Album Review: Halo Tora - 'Omni\One'

I made a mistake the first time I listened to ‘Omni\One’; I popped the record on in the car on my way to work. Three or four tracks in I found myself decidedly underwhelmed by what I was hearing. I put it to one side for a few days before picking it back up again. This time I sat down in my comfy chair with my headphones on and really listened. This is what I would advise you to do.

'Trans/Zero'  the album’s introduction is simply that: an atmospheric introduction, well worth listening to as it forms an integral part of the album as a whole. It sets the stage for what promises to be a melting pot of prog, alt, and post rock stylings. The first song track on the album, 'Permanent Revolution', is an immediate showcase of what this band can do. Consisting of drums, bass, keyboards, and two guitarists-come-vocalists, these are no inexperienced youths searching for identity. Five skilled musicians composing a symphony, Halo Tora are a band in tip-top form. Each instrument plays its part, but none more prominent in the composition than another. The vocals feature a rich selection of harmonies; Ian McCall and Chris both possess lead-vocal-quality voices and use them to their full effect.

'Ruins' progresses the album strongly. Chugging guitars and double-kicks drive you along to another soaring chorus. The track eases out after the second chorus, leaving a delightfully sparse atmosphere between piano, guitar, and bass, before building to the closing. The introduction to next track, 'The Bones that Rock the Cradle', introduces a chilled out musical theme that then becomes the melody of the chorus – a technique that always makes me smile to myself with its clever simplicity. The highlight of this track for me is the call and answer between the two vocalists in the chorus.

By this point in the album, it’s pretty evident that Halo Tora aren’t messing around.
Something of a ballad, 'Tonight' features more of those vocal harmonies that set them apart from a lot of bands. Too often I hear vocalists in alt-rock bands belting out high notes to the point of wailing. What we have here are two voices using their tones and the interplay between them to great effect without straining themselves. No more so than in 'Hangman'. While this is an atmospheric composition that gives contrast to the tracks before it, it is also the most skippable track on the album for me. Still it is a heartfelt song, musically and lyrically very pretty.

Hailing from Glasgow, Halo Tora a good few years gigging under their collective belt, having played shows up and down the UK. They have secured support slots with the likes of My Vitriol and Jamie Lenman (Reuben), and have just completed a headline UK tour. This album has been a long time coming. Having spent over two years planning, demoing and recording, the level of effort is reflected in the quality of the finished article. The deliberate use of light and shade, and the level of each musician’s playing shows just how much thought has been put into ‘Omni\One’.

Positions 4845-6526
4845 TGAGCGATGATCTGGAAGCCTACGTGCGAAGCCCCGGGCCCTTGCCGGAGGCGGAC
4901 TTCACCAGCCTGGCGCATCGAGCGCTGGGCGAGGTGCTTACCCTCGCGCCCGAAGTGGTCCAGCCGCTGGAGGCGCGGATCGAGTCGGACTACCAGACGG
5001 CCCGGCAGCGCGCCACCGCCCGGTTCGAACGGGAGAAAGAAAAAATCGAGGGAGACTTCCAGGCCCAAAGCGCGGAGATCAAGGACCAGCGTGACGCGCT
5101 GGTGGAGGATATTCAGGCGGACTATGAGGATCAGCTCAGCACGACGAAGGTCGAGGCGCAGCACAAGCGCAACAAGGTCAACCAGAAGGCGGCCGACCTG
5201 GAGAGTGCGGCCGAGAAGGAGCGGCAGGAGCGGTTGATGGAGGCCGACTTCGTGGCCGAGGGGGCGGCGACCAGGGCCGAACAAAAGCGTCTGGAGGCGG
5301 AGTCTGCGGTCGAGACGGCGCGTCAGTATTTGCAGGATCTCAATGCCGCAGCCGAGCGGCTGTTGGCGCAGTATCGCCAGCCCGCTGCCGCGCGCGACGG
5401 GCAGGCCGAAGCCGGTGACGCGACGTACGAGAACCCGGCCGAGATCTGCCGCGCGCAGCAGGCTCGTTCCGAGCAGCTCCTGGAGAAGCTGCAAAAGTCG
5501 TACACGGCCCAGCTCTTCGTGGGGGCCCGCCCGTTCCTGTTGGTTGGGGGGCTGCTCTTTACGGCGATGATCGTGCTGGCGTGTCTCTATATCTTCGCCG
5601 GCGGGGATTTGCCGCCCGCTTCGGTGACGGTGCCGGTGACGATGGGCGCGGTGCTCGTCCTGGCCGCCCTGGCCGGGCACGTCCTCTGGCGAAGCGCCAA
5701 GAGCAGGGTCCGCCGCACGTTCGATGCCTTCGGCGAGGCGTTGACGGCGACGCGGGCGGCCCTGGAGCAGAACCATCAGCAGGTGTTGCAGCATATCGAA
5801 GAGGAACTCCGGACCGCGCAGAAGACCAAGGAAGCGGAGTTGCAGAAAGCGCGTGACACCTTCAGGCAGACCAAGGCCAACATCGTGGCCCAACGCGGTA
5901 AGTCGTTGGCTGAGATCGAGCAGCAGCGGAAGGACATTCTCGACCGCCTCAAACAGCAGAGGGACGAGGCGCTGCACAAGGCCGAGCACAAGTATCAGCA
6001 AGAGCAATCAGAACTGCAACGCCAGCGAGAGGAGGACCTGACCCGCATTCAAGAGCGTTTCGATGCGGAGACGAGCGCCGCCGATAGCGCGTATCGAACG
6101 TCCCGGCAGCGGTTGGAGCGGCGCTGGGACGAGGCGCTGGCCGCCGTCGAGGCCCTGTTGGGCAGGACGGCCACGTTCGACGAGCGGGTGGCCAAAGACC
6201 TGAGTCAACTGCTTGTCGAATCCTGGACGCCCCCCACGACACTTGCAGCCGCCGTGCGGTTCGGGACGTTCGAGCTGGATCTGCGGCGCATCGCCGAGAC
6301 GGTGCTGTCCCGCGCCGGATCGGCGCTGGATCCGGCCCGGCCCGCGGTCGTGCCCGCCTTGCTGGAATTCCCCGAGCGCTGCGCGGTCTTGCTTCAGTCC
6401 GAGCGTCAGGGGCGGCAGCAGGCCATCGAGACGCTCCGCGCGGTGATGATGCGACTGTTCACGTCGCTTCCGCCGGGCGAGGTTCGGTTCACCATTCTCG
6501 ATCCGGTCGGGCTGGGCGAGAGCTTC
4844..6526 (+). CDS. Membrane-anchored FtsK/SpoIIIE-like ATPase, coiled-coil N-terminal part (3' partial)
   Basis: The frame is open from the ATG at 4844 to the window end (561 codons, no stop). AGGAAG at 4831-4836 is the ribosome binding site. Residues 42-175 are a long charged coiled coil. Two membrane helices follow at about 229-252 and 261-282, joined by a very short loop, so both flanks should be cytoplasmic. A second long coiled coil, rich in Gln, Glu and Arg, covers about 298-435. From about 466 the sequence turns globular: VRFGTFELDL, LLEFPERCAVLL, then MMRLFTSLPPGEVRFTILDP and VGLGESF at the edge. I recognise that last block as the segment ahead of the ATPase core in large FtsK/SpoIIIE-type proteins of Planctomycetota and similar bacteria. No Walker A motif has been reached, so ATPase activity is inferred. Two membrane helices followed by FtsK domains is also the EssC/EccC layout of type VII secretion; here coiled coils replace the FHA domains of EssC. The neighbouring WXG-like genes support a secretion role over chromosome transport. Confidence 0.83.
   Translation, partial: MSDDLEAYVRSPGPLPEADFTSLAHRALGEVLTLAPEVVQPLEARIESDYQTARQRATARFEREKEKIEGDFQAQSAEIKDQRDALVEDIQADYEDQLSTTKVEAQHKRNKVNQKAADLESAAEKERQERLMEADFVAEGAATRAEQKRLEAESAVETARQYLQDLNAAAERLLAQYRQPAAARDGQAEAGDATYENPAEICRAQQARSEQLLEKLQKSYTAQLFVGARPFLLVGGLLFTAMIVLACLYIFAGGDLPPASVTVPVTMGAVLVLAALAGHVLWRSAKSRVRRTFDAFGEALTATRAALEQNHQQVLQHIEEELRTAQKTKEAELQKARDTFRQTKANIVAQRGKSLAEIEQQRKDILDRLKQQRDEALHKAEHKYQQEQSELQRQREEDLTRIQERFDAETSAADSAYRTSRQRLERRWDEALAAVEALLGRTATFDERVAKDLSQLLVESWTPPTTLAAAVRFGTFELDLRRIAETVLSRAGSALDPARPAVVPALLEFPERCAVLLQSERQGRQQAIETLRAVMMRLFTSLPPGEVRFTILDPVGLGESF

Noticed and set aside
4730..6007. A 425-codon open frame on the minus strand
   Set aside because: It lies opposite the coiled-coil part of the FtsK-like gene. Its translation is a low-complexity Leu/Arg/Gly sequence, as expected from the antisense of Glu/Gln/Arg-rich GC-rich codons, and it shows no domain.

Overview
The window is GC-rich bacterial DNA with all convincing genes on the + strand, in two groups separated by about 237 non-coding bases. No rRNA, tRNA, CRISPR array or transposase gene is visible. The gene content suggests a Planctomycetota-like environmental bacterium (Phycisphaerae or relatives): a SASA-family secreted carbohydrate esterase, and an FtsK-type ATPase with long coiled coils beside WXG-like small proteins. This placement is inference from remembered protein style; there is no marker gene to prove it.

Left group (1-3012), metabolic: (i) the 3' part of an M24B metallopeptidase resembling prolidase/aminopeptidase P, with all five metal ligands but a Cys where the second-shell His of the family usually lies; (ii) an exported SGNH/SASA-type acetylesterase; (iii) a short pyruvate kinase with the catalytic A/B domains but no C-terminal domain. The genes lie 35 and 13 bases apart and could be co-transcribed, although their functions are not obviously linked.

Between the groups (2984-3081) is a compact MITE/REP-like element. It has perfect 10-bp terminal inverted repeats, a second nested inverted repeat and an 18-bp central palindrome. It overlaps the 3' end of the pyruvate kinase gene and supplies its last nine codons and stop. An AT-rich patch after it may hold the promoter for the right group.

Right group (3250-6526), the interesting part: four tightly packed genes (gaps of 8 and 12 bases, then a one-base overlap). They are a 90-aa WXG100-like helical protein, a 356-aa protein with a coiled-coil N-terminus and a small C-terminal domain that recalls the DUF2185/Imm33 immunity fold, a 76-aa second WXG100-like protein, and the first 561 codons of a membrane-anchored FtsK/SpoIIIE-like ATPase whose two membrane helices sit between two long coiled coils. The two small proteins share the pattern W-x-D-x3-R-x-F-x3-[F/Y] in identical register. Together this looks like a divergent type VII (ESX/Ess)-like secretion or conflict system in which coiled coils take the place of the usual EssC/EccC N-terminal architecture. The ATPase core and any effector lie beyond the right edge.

The impact track I was hoping for when I listened in the car is 'Under the Surface'. After a brief introduction you’re assaulted with a beast of guitars, followed by what it possibly some of the most hauntingly excellent piano I have ever heard in rock music. “Do we take sides…” the chorus is a belter. Just when you think it might be over, this track is the gift that keeps on giving. A long musical interlude towards the back half of the song is testament to this band’s dedication to their sound. This is no radio edit, but a composition of exactly the length it should be. Halo Tora are taking you on a journey, their journey, and you’ll be glad you came. I came.

Four of the last five tracks are rather moody, airy numbers. 'Needles' swells gradually throughout towards the ending. The first single released from the album, some six months, before the record dropped, was 'Age of Terror'. Cue more call and response vocals in the verses taking you to another blinder of a chorus.  Beginning as a stripped back combination of acoustic guitar and vocals, 'The Executioner', shows off more of the talents of both vocalists. As the track really gets going, again Keyboardist Ryan Connery demonstrates why rock music needs keyboards.

'Red X is Mandatory', the interlude before the closing, and titular track 'Omni\One' gives you a moment to reflect on what you’ve been doing for the last 48 minutes or so. The last song on the album is effectively one big crescendo that undoubtedly brings the composition to its conclusion.
All in all, ‘Omni\One’ is a mature piece of music crafted by a group of people who clearly knew what they had to make. There are songs there to listen to over and over, but the album as a whole stands up as a symphony to be listened to in full any time you’ve got an hour for drifting away in.

Words of Samuel Hylands.

'Omni\One' was released 3rd September and is available from all major digital outlets, as well as on CD format.

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